report Medtech
(Img: phipatbig/shutterstock)

(Img: phipatbig/shutterstock)


World premiere at University Hospital Basel

Basel – University Hospital Basel will soon use a robot-assisted device that can cut bones by means of a laser. Gentler on the patients and also more precise, this technique has never before been used by any hospital in the world.

University Hospital Basel already contributed extensively to the development of the bone cutting robot-assisted device CARLO. According to a statement, the hospital also holds a minority stake in the manufacturing company Advanced Osteotomy Tools AG, a spin-off of University Hospital Basel and the University of Basel.

As a result of this collaboration, the first available CARLO will soon come into use in Basel. The technique currently undergoing applied research and it will take until 2018 before CARLO is certified for clinical use, at which point the robot-assisted device will be used on patients for the first time.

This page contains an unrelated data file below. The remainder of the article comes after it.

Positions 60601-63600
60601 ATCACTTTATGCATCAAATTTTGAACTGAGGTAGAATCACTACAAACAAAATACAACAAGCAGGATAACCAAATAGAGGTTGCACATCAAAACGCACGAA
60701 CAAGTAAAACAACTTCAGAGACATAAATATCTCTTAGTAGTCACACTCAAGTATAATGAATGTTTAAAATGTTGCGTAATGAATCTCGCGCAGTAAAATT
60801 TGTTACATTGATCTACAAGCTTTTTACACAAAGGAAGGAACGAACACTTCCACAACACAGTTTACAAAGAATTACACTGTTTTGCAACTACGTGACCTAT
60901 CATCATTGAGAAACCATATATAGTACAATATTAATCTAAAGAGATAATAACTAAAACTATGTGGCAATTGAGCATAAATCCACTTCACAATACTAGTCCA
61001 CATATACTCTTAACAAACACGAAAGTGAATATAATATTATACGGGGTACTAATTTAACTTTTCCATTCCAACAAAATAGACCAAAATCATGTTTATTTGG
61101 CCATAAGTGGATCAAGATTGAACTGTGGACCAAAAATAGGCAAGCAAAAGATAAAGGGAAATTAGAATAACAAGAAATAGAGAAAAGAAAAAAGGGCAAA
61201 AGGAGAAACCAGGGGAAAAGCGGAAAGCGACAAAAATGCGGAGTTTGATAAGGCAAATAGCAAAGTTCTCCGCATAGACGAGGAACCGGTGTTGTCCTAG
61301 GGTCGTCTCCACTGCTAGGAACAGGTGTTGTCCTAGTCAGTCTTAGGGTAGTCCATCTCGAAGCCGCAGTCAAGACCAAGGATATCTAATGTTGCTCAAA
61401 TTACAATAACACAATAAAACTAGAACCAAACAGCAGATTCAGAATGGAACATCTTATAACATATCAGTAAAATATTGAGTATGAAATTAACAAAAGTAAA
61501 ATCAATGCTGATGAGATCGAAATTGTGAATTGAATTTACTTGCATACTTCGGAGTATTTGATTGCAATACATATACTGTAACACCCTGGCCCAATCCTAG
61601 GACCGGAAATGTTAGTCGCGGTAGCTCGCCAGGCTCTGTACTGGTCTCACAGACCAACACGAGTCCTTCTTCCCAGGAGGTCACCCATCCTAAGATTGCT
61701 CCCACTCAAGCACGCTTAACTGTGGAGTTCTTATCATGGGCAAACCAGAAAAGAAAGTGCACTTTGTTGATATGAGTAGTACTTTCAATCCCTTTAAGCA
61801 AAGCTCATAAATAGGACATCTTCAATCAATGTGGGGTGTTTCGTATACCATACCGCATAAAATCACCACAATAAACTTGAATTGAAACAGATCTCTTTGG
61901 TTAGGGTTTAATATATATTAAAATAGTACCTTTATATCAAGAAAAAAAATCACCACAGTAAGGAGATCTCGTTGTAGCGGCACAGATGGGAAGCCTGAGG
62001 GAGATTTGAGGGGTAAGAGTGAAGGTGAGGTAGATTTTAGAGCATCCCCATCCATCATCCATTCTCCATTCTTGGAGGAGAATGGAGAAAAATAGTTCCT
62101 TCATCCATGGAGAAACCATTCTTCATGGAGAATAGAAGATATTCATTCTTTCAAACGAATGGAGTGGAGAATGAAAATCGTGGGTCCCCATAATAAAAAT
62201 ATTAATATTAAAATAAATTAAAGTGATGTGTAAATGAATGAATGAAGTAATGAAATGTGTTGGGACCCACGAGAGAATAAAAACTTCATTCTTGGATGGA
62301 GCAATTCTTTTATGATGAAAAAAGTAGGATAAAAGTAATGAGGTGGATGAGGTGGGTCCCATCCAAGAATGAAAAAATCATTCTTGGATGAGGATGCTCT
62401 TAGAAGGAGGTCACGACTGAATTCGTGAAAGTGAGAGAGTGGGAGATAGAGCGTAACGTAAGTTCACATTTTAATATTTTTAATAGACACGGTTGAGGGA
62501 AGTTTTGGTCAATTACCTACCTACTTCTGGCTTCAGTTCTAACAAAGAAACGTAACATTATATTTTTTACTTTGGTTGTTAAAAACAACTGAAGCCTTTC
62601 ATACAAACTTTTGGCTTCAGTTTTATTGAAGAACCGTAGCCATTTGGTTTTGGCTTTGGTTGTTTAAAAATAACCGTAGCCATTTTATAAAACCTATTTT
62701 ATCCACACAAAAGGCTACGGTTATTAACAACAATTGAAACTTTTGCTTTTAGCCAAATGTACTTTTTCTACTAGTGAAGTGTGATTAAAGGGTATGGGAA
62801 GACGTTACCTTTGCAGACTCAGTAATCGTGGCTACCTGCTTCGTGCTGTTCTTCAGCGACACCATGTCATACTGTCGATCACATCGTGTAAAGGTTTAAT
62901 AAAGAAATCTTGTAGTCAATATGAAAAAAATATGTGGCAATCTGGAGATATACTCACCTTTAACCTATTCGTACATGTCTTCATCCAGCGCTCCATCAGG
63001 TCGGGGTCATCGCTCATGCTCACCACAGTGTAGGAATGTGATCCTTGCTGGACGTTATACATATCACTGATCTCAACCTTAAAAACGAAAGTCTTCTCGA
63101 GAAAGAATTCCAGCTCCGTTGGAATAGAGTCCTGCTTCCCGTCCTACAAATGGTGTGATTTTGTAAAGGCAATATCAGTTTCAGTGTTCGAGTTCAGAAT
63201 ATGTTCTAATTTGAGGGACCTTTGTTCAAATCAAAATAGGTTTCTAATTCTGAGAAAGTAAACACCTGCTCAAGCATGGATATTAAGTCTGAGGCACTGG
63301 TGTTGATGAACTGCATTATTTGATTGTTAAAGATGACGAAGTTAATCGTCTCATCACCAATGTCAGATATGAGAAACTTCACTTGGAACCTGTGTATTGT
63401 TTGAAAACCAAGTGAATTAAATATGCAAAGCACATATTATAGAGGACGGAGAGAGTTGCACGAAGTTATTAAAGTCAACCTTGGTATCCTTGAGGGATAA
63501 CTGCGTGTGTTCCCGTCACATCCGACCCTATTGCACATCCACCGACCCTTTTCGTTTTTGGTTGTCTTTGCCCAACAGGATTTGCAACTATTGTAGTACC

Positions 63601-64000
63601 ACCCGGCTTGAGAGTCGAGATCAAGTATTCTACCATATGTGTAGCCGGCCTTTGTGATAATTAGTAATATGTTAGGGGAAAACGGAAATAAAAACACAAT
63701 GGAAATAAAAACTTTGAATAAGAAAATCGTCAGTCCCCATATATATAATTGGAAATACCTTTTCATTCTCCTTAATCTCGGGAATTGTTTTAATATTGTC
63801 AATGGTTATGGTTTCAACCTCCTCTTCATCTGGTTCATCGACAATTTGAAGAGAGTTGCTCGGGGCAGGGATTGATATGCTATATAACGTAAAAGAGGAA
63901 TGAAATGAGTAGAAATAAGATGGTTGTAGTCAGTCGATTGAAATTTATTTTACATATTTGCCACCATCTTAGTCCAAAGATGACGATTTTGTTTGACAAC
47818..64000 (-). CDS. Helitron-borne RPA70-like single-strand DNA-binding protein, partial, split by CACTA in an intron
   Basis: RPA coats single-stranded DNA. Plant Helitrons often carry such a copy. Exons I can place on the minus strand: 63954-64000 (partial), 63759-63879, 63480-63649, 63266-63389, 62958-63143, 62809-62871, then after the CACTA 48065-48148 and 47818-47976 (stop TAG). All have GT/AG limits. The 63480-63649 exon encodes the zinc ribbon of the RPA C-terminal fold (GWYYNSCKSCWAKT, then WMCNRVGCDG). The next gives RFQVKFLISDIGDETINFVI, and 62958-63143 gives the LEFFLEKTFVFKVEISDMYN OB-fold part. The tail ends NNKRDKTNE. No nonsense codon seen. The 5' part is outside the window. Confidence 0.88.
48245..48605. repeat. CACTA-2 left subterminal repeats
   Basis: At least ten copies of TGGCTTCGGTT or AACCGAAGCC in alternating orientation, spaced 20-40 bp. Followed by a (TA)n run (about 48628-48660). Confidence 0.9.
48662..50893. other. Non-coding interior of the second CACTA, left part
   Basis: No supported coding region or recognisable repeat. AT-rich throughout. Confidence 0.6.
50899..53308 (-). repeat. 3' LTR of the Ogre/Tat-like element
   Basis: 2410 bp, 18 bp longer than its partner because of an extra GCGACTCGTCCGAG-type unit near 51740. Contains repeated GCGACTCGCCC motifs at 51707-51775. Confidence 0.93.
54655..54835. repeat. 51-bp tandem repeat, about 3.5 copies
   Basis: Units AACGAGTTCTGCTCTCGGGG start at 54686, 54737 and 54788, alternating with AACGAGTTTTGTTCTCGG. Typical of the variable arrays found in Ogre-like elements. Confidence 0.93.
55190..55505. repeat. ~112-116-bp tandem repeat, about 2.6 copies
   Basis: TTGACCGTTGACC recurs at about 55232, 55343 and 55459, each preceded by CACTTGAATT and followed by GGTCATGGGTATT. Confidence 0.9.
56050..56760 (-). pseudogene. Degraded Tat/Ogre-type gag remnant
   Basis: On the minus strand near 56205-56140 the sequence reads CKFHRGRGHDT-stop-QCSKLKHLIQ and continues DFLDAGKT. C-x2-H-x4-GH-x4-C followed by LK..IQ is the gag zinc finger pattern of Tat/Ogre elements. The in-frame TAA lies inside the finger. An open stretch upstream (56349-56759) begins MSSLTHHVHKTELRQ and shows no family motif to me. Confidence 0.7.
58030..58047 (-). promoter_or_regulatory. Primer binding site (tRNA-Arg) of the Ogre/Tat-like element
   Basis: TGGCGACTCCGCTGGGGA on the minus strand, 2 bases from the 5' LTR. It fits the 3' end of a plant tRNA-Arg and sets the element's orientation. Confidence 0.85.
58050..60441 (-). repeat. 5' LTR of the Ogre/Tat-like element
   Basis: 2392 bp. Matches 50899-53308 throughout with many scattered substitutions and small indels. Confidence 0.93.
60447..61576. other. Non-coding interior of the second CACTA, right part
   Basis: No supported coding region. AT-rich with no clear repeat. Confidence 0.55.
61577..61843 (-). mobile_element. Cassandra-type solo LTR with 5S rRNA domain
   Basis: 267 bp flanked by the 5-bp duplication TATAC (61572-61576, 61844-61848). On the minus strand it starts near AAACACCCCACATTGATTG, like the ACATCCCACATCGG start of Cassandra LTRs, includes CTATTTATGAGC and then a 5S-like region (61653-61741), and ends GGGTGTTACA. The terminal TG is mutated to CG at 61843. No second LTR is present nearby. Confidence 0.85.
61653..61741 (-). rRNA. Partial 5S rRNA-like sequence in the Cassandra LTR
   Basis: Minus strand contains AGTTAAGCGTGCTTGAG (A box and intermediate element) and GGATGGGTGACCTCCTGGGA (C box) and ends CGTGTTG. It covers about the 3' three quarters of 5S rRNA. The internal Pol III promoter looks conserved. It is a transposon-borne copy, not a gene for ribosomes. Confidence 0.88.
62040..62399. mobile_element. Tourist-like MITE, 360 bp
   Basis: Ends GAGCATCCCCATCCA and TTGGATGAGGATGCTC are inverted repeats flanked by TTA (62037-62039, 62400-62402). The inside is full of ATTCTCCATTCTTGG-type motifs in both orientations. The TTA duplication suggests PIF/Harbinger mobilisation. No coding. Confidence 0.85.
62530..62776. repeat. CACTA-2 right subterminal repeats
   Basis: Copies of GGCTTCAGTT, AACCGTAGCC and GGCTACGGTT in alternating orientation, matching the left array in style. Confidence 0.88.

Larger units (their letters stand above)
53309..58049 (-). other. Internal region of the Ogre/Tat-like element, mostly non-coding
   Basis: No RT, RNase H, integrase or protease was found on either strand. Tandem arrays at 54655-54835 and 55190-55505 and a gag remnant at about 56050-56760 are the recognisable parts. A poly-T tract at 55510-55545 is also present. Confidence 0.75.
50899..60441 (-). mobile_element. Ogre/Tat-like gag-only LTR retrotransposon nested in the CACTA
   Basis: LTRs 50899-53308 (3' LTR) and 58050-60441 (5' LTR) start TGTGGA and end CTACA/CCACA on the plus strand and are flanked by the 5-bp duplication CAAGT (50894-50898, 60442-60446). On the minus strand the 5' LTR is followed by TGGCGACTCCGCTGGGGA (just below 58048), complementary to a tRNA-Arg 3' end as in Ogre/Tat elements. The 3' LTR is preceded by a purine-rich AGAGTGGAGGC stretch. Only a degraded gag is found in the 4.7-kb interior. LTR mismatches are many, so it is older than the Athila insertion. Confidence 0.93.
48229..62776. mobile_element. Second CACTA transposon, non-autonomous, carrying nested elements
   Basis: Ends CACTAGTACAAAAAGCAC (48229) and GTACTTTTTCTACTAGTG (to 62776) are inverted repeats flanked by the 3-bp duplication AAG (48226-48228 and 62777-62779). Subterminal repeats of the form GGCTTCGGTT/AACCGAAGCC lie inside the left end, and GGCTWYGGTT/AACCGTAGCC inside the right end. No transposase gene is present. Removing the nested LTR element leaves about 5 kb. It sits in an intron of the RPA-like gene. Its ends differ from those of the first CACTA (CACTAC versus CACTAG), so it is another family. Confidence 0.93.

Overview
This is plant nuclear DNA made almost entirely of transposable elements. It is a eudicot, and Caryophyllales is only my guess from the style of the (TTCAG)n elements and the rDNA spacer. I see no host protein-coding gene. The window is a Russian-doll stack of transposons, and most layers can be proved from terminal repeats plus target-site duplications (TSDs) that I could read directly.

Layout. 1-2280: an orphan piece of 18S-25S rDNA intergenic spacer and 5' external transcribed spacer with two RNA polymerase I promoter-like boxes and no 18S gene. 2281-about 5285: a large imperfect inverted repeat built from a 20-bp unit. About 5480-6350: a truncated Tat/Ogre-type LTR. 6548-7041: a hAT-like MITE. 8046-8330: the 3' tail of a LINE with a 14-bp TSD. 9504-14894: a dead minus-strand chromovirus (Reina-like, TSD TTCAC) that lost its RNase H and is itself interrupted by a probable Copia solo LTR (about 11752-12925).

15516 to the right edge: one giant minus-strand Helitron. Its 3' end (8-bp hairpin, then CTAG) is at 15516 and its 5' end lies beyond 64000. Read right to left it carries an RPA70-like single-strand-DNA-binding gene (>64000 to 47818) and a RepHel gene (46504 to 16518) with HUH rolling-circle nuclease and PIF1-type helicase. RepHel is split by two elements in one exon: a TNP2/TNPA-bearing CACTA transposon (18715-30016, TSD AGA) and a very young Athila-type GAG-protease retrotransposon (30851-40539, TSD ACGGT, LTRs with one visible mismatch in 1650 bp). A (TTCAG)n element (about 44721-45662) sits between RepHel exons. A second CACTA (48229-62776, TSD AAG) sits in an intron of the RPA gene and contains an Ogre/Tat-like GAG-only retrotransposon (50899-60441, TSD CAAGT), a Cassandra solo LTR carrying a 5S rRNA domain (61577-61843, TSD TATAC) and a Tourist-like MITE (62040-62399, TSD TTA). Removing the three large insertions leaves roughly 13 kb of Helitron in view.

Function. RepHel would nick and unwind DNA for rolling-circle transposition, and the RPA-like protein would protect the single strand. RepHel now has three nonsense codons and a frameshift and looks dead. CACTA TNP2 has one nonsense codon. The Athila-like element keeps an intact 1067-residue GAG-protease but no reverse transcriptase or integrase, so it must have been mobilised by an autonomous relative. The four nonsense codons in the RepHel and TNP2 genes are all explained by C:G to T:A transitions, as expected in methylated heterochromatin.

CARLO (Cold Ablation Robot-guided Laser Osteotomy) can perform cuts five to ten times more precisely than is possible with a conventional bone saw. In addition to performing straight cuts, it can also cut in curves or wavy lines. And as CARLO can also cut out portions, it is possible to cut in a manner that enables the fastest possible healing. The patient benefits from the gentle method as it is expected to lead to fewer complications.

During the treatment, a surgeon programmes a computer that controls CARLO. But while the surgeon overseas the procedure, it is otherwise performed automatically and without contact by the robot-assisted device. According to the statement, a new dimension in medical technology will be achieved through the use of CARLO.

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